Matt Segal Dev

Simple Django deployment: a guide
Sun 26 April 2020, by Matthew Segal
Category: Django

You're learning web development with Django. You've followed the official introductory tutorial and you can get a Django app working on your local computer. Now you want to put your web app onto the internet. Maybe it's to show your friends, or you actually want to use it for something, or maybe you just want to learn how to deploy Django apps. This guide has five parts:

  1. Server setup
  2. Prepare and test Django locally
  3. Deploy Django to the server
  4. Run Django in the background
  5. Automate the re-deployment
  6. Domain setup

You can start the guide with part 1 now. If you're interested, read on to learn more about what motivated me to write this.

Stuck, frustrated, confused

You've probably tried tutorials like this which give you a bunch of steps to follow, commands to type, files to configure. This is how I learned to deploy Python web apps: with online tutorials and a lot of Googling. When you follow these guides, you have no fucking idea what you're actually doing. Why do you use that tool? Why do you type that command? You may as well be learning magic at Hogwarts. You could easily swap:

What is apt? Why am I using it to install postgresql-contrib and libpq-dev?


Why do I have to say Wingardium Leviosaaa not Leviosarrr to get my spell to work?

It's not your fault. These kinds of guide throw a lot of unfamilliar tools and concepts at you without taking the time to teach you about them. The DigitalOcean guide above smacks you with:

It also requires that you know:

Some of these tools and skills are necessary, some of them are not. If you don't follow their instructions perfectly then you can get stuck and have no idea how to get unstuck. Then you get frustrated, discouraged and embarrassed that you suck so much at deployment. It's pretty common for new developers to struggle for days, even weeks to get their first web app deployed.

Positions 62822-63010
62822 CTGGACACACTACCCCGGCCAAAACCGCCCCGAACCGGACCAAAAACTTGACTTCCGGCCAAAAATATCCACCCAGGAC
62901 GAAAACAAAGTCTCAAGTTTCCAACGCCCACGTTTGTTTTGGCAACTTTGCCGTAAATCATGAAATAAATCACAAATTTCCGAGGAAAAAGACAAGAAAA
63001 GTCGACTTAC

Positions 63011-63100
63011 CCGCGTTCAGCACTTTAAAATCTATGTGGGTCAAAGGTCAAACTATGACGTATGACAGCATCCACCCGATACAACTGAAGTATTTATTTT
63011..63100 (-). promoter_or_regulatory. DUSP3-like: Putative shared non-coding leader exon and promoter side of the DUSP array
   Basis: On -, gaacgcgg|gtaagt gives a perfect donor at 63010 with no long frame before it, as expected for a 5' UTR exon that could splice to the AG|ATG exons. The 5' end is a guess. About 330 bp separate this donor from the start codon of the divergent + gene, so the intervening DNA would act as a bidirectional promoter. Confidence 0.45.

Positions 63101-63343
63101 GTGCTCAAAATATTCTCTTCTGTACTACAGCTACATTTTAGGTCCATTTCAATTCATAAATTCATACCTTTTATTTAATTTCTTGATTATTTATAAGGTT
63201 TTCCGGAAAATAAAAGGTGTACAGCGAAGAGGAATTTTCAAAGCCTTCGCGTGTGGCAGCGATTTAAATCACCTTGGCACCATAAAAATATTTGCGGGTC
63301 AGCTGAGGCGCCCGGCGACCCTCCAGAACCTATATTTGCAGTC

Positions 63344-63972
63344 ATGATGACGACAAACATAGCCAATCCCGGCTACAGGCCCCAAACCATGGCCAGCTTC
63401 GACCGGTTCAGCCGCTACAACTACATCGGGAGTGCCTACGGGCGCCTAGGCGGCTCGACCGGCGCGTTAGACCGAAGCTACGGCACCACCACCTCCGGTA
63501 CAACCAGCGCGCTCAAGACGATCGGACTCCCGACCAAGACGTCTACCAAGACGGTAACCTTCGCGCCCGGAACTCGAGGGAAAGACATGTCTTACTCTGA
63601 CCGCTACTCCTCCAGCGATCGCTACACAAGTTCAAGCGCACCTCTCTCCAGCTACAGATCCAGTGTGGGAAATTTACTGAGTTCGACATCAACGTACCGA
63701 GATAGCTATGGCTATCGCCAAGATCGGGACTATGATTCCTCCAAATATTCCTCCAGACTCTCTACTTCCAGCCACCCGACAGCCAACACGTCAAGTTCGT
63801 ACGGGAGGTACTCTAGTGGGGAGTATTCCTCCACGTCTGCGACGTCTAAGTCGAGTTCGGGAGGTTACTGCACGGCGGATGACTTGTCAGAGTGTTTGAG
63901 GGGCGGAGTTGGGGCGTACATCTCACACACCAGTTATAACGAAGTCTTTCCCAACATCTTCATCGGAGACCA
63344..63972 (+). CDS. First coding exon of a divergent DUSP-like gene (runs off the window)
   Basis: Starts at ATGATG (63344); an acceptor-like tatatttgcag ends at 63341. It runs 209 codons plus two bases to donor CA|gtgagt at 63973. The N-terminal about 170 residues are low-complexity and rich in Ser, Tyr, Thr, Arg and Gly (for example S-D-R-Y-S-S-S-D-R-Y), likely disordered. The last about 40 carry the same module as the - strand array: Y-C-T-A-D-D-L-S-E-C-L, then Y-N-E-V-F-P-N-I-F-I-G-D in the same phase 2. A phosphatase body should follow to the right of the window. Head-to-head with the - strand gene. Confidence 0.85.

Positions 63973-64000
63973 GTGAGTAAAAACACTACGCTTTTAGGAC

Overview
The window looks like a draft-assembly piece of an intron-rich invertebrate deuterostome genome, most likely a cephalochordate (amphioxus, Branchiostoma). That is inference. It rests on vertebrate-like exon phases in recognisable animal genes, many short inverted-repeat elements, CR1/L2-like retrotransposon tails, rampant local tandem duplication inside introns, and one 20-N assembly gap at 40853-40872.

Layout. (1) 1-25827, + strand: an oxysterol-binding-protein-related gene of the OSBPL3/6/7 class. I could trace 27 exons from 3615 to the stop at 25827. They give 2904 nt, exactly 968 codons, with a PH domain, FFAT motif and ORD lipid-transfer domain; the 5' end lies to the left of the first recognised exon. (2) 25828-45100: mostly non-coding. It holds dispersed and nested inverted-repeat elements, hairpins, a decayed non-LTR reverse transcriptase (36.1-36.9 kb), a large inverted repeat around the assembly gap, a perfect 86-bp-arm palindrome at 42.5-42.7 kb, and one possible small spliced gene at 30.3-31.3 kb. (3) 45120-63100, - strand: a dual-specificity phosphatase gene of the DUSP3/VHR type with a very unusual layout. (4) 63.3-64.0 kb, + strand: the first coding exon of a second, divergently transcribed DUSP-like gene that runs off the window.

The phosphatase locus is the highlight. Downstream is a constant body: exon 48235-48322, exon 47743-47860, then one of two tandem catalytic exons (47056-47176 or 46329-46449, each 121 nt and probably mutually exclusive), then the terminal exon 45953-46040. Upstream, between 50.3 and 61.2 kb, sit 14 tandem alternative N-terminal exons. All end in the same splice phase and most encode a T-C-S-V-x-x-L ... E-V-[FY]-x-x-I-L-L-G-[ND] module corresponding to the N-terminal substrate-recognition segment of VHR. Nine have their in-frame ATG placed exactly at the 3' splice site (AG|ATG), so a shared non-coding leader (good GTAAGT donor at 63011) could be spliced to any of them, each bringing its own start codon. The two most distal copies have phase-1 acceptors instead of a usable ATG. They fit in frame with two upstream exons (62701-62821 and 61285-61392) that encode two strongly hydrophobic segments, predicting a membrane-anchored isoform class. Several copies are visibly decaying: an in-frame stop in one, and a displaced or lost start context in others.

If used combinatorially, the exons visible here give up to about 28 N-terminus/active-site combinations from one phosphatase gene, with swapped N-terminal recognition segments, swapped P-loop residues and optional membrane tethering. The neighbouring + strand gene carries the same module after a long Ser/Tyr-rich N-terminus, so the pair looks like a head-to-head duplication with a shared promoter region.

Hitting a wall when trying to deploy your Django app isn't inevitable. I used to work as a ski instructor (software pays better) and I was taught a saying:

Teach new skills on easy terrain. On hard terrain, stick to the old skills.

This means that you shouldn't try teaching a fancy new technique on the steepest, hardest runs. Deploying web applications is hard. It gets easier with time, but it's got a nasty learning curve. It's easier to learn if we minimise the number of new skills and try to keep you in a familiar environment.

Minimal new tools, small steps

That's the focus of this guide. I want to help you achieve lots of small, incremental wins where you gain one small skill, then another, until you have all the skills you need to deploy your Django app. I want to you to understand what the fuck is going on so you don't get stuck. I want to introduce as few new tools as possible.

Here are the new technologies that I propose we learn to use:

That's still a lot of tools, despite trying to keep it small an simple. Here are some things we will not be using:

You should give them a try sometime... just not yet.

But don't professional web developers use NGINX/Docker/Postgres/etc? That's what people on Reddit say! I don't want to learn bad practices :(

It's true that these are all great tools. I use them often, but I think they will make learning to deploy Django unnecessarily complicated. The good news is that you can always add them to your infrastructure later on. Once you've got this simple deployment down then you can mix it up: you can add NGINX, Postgres and Docker if you like.

The guide

I am going to assume that you are using Windows for the guide, partly because it's what most new developers use, and partly because it's the worst-case scenario. That's right: doing this stuff on Windows is hard-mode. If you have a Mac or Linux desktop, then you can still follow along - there will just be slightly fewer things for you to do.

Also, just so you know, this guide will involve buying a domain name ($2 - $10 USD / year) and using a paid cloud service (5 bucks / month). If you're not willing (or unable) to get your credit card out and pay for some stuff, then you will not be able to complete every step.

I said this was a "simple" guide, but I didn't say it's short: it's surprisingly long in fact. This guide has five steps, which I suggest you do in order:

  1. Server setup
  2. Prepare and test Django locally
  3. Deploy Django to the server
  4. Run Django in the background
  5. Automate the re-deployment
  6. Domain setup

If you have any feedback or questions email me at [email protected]